How an employee with tin shears and cookie sheets saved IBM money
You say you know a more efficient way to do your job - but that your boss just won't listen? The complaint is becoming rarer. More and more employees with money-saving ideas are seeing them not only acted upon, but alsorewarded with cash.
Consider IBM's Michael Brown. While working with high-speed printers as a customer service representative in the Chicago area, he noticed a recurring problem with ribbons which occasionally jammed and broke.
One evening he sat down in his apartment living room with a pair of tin shears and some of his wife's cookie sheets - and began experimenting with solutions. Within an hour or so, he designed a protective metal device. IBM's management eventually ordered it as an engineering change on all its printers.
Mr. Brown has been awarded $100,000 from the company for his idea. With it, he bought his family two new cars, a videocassette recorder, and, of course, a new set of cookie sheets.
It is the 1980s' variation on the old company suggestion box. Workers, cutting through the thicket of bureaucracy, are finding better, more economical ways of doing what they're assigned to do.
Though the number of companies and government agencies with formal suggestion systems is still only a small fraction of the nation's total, many are saving millions of dollars through worker ideas. And the employees are smiling all the way to the bank.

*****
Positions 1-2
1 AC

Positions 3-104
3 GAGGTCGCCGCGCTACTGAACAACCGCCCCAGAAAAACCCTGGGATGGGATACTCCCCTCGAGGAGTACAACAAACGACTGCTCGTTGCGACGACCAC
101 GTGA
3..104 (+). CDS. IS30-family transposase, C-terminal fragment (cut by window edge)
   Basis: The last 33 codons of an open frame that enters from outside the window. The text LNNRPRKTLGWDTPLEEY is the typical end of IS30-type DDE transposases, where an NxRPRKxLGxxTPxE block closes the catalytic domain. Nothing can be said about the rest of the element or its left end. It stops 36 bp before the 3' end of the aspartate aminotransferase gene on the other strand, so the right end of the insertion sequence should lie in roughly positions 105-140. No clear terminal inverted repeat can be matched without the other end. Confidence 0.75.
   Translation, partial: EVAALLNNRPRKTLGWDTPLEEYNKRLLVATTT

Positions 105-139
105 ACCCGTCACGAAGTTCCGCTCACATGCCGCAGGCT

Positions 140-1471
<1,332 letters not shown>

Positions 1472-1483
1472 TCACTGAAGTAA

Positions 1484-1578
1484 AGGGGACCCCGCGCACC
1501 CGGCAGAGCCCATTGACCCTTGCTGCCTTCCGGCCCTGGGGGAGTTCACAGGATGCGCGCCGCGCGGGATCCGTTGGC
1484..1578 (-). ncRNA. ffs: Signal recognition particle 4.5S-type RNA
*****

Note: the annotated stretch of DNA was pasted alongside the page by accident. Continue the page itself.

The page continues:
General Motors, which has had a suggestion program for 41 years, has paid out more than $344 million to employees for money-saving ideas in that time. Eastman Kodak, which has the oldest continuing suggestion program in the United States, saved $15 million under it just in 1982. For some companies, the suggestion system has become routine. Honeywell Inc. of Minneapolis sends out 200 checks to award-winning workers each month.
Governments also save. The State of Wisconsin has saved more than $7 million under its 20-year-old suggestion program. Award-winning ideas include a showerhead for bulldozers to allow them to move closer to forest fires they fight. Another employee found a way that existing heating pipes, rather than a new set of pipes, could be used to air condition the state capitol. Thanks to another worker, the Wisconsin Department of Natural Resources now uses a ''no-cry'' tool rather than the human hand to hold stakes as they are hammered into place to reinforce banks of swampy areas.
''It tends to be the people from larger departments who make most of the suggestions,'' says Lewis Stark, coordinator of the Wisconsin State Merit Award Program. ''Our participation overall has been low but steady.''
Oliver Hallett, executive secretary of the Chicago-based National Association of Suggestion Systems (NASS), a 37-year-old organization with 650 companies and government agencies as members, says government employers tend to be more ''chintzy'' in award sums despite often sizable savings.
The average worker with a winning suggestion gets about 17 percent of the first year's savings, and some companies (including John Deere, Diebold Inc., and the Stanley Works) will pay up to 50 percent. But most government agencies, according to Mr. Hallett, pay less than 5 percent.
Last year, for instance, two postal employees suggested an efficiency improvement on letter-sorting machines which is saving the US Postal System close to $17 million a year. They split an award of $17,950.